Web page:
The NYT reports on the giant National Children’s Study, which aims to study a cohort of 100,000 children from the first trimester till age 21. They’re going to take blood, urine, placentas, feces, GPS data, schools, neighbors — the works — in a colossal attempt to see what makes children tick, tock and stop ticking in America.
However, the study, run by the NIH, and set to cost $3.1 billion $6.7 billion, or whatever, is finding it more difficult than anticipated to recruit pregnant women, which was the angle of the NYT story. They’re knocking on doors to find women who are pregnant. After acknowledging the multi-billion-dollar budget problem, the NYT reports:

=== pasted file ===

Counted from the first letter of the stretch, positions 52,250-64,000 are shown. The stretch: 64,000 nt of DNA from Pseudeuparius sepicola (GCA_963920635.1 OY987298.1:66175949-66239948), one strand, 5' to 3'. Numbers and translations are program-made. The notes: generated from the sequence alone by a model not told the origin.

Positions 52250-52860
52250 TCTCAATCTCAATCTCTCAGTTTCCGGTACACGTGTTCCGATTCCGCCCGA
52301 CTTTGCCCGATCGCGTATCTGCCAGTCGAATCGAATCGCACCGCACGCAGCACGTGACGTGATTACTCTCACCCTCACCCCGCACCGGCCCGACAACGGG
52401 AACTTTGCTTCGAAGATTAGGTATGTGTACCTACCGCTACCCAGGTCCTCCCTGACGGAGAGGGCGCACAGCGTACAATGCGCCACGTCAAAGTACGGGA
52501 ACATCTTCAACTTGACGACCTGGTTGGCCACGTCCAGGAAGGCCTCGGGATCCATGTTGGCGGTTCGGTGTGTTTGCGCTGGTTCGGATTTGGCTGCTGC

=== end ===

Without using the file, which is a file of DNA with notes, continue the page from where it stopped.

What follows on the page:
new recruiting methods will be tried, including having doctors encourage patients to enroll. That was previously rejected because investigators felt doctor-referred patients would exclude some women, like those not getting prenatal care.
This all seems inefficient. Is there no list of pregnant women they could randomly sample from? Oh, yeah: no national healthcare system. That’s why there are women who don’t get prenatal care. So how much of this moon-shot-sized budget is going toward working around the simple, ugly fact of America’s healthcare rationing?
As an aside, one of the NCS study sites is in Duplin County, North Carolina, run by the Carolina Population Center (at which I am a fellow). In 2006, I had the pleasure of visiting Duplin County, which has a rapidly growing Latino population, part of the unsung new-rural immigrant reality emerging in the last several decades. That’s where I took this picture, at Grady Elementary School.